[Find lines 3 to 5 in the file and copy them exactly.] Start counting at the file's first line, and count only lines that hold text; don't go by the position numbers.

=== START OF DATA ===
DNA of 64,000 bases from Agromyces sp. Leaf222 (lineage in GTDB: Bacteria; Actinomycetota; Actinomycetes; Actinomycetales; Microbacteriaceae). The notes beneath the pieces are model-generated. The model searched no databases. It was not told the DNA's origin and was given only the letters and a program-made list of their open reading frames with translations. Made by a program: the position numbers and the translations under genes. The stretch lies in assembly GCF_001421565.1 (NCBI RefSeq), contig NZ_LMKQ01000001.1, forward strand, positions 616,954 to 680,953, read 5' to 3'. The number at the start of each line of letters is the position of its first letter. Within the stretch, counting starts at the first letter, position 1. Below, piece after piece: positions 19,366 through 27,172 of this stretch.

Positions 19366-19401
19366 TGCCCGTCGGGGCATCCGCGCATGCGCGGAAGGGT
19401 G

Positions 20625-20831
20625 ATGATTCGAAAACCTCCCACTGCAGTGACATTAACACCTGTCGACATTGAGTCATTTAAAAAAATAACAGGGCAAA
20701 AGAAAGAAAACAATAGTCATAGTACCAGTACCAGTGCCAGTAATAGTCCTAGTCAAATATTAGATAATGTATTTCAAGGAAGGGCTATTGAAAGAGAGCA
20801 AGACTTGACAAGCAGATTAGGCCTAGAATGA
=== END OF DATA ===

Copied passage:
19366 TGCCCGTCGGGGCATCCGCGCATGCGCGGAAGGGT
19401 G

Positions 20625-20831